condition. In the course of three hours
thereafter, a ring was heard at the door
bell, and under the impression that the
Doctor had returned to see" his patient,
the servant hastened to answer the sum
mons. No one wus to be seen in -the
neighborhood, but upon the stoop was
found a basket, wb'ch contained two
newly born male children, ' apparently
twins. m The lady; when informed of the
circumstance, seemed well pleased, and
at once adopted the little waifs placing
them in bed beside her own. ' The young
travelers were fast asleep, and were com
fortably wrapped in costly embroidered
The Taunton (Mass.) Telegram, in
announcing that the ex-editor had gone
South on a pleasure excursion, says:
"We sincerely hope his expectations
in that direction may be realized, but
recent journeying in that latitude has
been quite as prolific of pain as pleas
ure. He, however, took all v. the neces
sary precautions before starting, such as
filling his valise with administration doc
uments. and-p"113 as . passports. : The
hope that he may 'pass muster' is confi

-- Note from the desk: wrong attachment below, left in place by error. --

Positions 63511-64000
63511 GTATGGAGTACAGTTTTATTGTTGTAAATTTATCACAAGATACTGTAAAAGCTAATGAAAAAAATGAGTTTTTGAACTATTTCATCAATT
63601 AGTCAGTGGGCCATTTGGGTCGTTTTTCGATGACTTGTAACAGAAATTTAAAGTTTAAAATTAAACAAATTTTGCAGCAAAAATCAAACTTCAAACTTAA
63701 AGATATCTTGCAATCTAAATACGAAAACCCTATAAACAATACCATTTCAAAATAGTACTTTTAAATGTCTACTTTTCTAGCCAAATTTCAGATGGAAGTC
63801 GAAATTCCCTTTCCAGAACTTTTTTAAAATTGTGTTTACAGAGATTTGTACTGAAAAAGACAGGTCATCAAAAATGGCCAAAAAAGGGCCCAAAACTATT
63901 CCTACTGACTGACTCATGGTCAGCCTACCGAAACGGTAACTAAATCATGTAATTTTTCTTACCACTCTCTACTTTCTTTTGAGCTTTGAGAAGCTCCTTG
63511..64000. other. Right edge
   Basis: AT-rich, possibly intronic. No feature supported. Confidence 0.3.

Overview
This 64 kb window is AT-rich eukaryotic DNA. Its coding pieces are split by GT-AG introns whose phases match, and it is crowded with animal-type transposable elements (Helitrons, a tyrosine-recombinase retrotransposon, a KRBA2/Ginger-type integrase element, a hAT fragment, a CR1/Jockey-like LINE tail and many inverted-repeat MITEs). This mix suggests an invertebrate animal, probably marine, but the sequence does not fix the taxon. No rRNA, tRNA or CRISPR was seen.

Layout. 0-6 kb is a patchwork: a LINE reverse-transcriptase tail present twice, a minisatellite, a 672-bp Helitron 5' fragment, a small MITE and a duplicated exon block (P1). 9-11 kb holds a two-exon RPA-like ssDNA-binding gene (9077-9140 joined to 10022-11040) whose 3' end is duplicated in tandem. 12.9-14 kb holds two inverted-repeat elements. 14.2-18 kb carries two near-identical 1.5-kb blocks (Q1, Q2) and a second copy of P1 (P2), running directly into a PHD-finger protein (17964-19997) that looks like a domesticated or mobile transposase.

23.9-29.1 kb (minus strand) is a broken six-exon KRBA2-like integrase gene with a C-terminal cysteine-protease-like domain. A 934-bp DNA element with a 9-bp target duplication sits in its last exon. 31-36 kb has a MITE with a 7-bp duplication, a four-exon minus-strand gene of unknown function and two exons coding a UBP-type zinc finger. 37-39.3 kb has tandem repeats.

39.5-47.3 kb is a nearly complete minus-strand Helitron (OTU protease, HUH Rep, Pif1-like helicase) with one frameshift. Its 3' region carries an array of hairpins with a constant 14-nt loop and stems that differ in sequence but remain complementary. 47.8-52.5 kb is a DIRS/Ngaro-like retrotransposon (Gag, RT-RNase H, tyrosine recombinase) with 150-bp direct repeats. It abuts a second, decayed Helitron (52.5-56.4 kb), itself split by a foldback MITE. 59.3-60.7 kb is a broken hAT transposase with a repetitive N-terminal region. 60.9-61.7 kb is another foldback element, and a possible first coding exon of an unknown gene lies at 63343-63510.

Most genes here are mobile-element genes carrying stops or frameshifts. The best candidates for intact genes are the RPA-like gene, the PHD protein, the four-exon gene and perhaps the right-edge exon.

dently indulged by Jiis numerous
I3VTEHESTING TO FARMERS'. WIVES.
As a general rule, it is most econom
ical to buy the best articles. . The, price
is, of course, always a little higherj but'
ood articles spend best. It is s sacri
fice of money to buy poor flour, meat,
sugar, molasses, butter,-cheese; lard, etc.,
to say nothing . ot the' injurious effeefc
upon health, , , ,
Of W est India sugar and molasses, the
Santa Cruz and Porto Rico are consid
ered the best. The Havana is seldom
clean. White sugar from Brazil i
sometimes - very . good. Refined sugars
usually contain most oi the saccharine'
substance; there is probably more econ
omy in using loaf, crushed, and granu
lated sugars, than we should first sup